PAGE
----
Second World War veteran Dorothy Mann, 95, was a VIP for the day when she was formally presented with the Légion d’honneur – France’s top honour – for her vital work during the conflict.
Dorothy worked as a wireless operator from February 1943 until the end of the war, supporting the Special Operations Executive (SOE), known as Churchill’s Secret Army.
SOE agents would carry out acts of sabotage and subversion behind enemy lines, fulfilling Prime Minister Winston Churchill’s order that they should “Set Europe ablaze!”
Dorothy, who lives at the Royal British Legion’s Halsey House care home in Cromer, was a wartime member of the First Aid Nursing Yeomanry (FANY) and would send and receive Morse code messages from French Resistance agents in the field in the run-up to, during, and after D-Day.
More than 70 years after the end of the conflict, she and eight other surviving FANYs around the country have at last received recognition following a long fight for justice.
Dorothy lived in Jannys Close, Aylsham, from 2004 until moving to Halsey House in the summer of 2017. Her children, daughters Rosie Hepworth and Julie Ashworth, live in Aylsham.
They joined her at Halsey House, where others present included RBL officials, for the medal presentation by FANYS representative Commander Alex Milne, of the all-women PRVC who are on call 24/7 to provide support to civil and military authorities in times of national crisis.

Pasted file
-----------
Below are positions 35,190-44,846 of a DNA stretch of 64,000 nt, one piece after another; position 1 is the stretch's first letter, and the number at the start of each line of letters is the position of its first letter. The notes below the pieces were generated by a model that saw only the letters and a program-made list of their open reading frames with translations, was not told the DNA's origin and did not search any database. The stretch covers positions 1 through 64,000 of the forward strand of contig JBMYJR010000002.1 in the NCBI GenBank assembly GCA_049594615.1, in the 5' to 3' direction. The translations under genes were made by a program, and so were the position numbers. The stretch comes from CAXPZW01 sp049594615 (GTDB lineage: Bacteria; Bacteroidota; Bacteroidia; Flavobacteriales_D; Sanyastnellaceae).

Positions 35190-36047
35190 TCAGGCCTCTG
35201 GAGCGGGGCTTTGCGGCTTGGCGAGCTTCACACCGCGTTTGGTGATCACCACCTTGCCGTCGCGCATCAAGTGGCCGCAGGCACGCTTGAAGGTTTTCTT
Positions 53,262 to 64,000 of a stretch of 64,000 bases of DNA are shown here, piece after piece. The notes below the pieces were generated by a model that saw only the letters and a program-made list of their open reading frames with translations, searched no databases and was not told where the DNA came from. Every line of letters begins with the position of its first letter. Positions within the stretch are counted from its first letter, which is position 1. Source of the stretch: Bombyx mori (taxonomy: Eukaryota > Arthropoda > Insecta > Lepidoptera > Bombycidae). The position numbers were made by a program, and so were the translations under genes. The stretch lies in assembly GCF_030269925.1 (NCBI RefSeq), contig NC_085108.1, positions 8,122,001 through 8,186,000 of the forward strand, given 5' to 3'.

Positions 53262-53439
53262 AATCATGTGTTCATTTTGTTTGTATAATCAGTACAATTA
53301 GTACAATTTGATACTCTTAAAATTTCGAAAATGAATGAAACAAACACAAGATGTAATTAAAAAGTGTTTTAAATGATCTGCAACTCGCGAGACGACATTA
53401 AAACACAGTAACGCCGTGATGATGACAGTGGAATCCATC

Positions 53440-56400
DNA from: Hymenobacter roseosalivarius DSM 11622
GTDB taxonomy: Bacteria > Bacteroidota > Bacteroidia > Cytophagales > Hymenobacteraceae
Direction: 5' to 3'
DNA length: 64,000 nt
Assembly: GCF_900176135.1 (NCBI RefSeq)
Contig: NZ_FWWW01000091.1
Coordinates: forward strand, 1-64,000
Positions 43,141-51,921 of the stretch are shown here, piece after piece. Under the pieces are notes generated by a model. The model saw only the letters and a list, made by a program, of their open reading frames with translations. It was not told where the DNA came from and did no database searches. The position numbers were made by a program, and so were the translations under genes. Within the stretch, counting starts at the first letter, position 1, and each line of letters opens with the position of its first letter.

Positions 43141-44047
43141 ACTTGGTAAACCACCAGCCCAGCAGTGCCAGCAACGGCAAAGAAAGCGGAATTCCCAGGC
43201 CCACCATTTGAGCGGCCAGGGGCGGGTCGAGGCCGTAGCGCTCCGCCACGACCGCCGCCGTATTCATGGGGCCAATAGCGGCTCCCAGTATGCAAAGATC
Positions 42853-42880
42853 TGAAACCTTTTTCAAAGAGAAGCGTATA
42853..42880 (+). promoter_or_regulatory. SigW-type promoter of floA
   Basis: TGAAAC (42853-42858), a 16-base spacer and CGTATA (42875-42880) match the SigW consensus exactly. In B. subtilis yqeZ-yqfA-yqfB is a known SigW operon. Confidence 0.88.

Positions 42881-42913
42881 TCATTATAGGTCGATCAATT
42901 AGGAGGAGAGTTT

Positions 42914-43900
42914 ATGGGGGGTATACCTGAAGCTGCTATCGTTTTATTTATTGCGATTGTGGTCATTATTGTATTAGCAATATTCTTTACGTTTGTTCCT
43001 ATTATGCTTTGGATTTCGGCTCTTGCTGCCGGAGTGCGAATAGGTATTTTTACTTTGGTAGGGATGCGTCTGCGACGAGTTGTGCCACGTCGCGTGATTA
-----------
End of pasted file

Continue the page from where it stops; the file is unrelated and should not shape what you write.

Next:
Commander Milne said: “I am sure at the time it did not seem that the work you were doing was vital to the liberation of France or the successful outcome of the war but history tells us otherwise.”
A letter to Dorothy from the French Ambassador, Jean-Pierre Jouyet, thanked her for her role. He added: “We owe our freedom and security to your dedication, because you were ready to risk your life.”
Dorothy was also formally presented with her 1939-1945 War Medal by Commander Milne.
Born Dorothy Clapham, in New Catton, her father Bertie founded the Clapham and Collinge solicitors. Dorothy worked as a secretary at City Hall, Norwich, after leaving school. Her first role in the war was as a warden, patrolling the streets after dark checking that nobody was breaking the blackout by showing a light. Her father used to accompany her on these rounds as he didn’t like his young daughter being out alone at night.
She enlisted in the FANYs, aged 20, in February 1943, and was selected to support the work of the SOE. After her initial training, Dorothy was sent for wireless and telegraphy training.
In June 1943 she was posted to Buckinghamshire, where FANYs were billeted in a vicarage to cover 24-hour shifts supporting SOE agents.
According to her daughter Rosie, Dorothy would use the call sign of the day to contact agents and would then receive five-column letter codes from them which would be sent for decoding to places like Bletchley Park, the top-secret codebreakers’ base. “She never knew what the messages said or what they were. There were certain times of day when agents would try and send messages so she would be listening out for them,” said Rosie.
After her demobilisation, Dorothy became secretary to the general manager at Norwich Union. In 1953 she married Arthur Mann, an RAF Coastal Command veteran. He died in 1998.
Rosie said her mother had been “thrilled and overawed” by the presentation. She added. “It was a lovely occasion. Julie and I were so proud of her.”
Dorothy also has three grandchildren and seven great-grandchildren.